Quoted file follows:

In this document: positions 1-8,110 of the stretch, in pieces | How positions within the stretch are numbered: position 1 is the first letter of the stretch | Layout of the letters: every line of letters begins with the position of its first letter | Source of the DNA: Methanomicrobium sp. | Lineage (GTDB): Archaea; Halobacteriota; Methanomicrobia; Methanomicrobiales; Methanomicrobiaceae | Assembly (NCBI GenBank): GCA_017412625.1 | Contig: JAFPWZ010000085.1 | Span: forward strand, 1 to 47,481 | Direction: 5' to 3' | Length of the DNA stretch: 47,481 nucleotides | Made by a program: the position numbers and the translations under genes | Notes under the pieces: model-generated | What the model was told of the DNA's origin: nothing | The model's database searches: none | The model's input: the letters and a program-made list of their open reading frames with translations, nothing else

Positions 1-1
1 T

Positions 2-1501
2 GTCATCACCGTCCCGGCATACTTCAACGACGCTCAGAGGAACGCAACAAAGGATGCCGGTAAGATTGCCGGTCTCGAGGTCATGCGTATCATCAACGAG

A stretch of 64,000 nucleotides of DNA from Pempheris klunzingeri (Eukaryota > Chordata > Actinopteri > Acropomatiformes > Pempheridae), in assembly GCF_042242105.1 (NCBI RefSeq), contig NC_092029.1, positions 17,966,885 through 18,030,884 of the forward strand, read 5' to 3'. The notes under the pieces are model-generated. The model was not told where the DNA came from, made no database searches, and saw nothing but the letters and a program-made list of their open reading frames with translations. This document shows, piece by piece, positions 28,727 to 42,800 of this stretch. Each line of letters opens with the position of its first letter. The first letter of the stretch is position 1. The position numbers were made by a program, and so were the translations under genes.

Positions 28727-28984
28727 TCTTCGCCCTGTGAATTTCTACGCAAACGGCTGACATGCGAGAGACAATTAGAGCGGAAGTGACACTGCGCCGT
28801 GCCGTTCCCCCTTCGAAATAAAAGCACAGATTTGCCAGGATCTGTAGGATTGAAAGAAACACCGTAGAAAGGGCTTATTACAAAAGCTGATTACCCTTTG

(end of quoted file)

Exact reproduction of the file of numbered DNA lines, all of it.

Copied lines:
In this document: positions 1-8,110 of the stretch, in pieces | How positions within the stretch are numbered: position 1 is the first letter of the stretch | Layout of the letters: every line of letters begins with the position of its first letter | Source of the DNA: Methanomicrobium sp. | Lineage (GTDB): Archaea; Halobacteriota; Methanomicrobia; Methanomicrobiales; Methanomicrobiaceae | Assembly (NCBI GenBank): GCA_017412625.1 | Contig: JAFPWZ010000085.1 | Span: forward strand, 1 to 47,481 | Direction: 5' to 3' | Length of the DNA stretch: 47,481 nucleotides | Made by a program: the position numbers and the translations under genes | Notes under the pieces: model-generated | What the model was told of the DNA's origin: nothing | The model's database searches: none | The model's input: the letters and a program-made list of their open reading frames with translations, nothing else

Positions 1-1
1 T

Positions 2-1501
2 GTCATCACCGTCCCGGCATACTTCAACGACGCTCAGAGGAACGCAACAAAGGATGCCGGTAAGATTGCCGGTCTCGAGGTCATGCGTATCATCAACGAG

A stretch of 64,000 nucleotides of DNA from Pempheris klunzingeri (Eukaryota > Chordata > Actinopteri > Acropomatiformes > Pempheridae), in assembly GCF_042242105.1 (NCBI RefSeq), contig NC_092029.1, positions 17,966,885 through 18,030,884 of the forward strand, read 5' to 3'. The notes under the pieces are model-generated. The model was not told where the DNA came from, made no database searches, and saw nothing but the letters and a program-made list of their open reading frames with translations. This document shows, piece by piece, positions 28,727 to 42,800 of this stretch. Each line of letters opens with the position of its first letter. The first letter of the stretch is position 1. The position numbers were made by a program, and so were the translations under genes.

Positions 28727-28984
28727 TCTTCGCCCTGTGAATTTCTACGCAAACGGCTGACATGCGAGAGACAATTAGAGCGGAAGTGACACTGCGCCGT
28801 GCCGTTCCCCCTTCGAAATAAAAGCACAGATTTGCCAGGATCTGTAGGATTGAAAGAAACACCGTAGAAAGGGCTTATTACAAAAGCTGATTACCCTTTG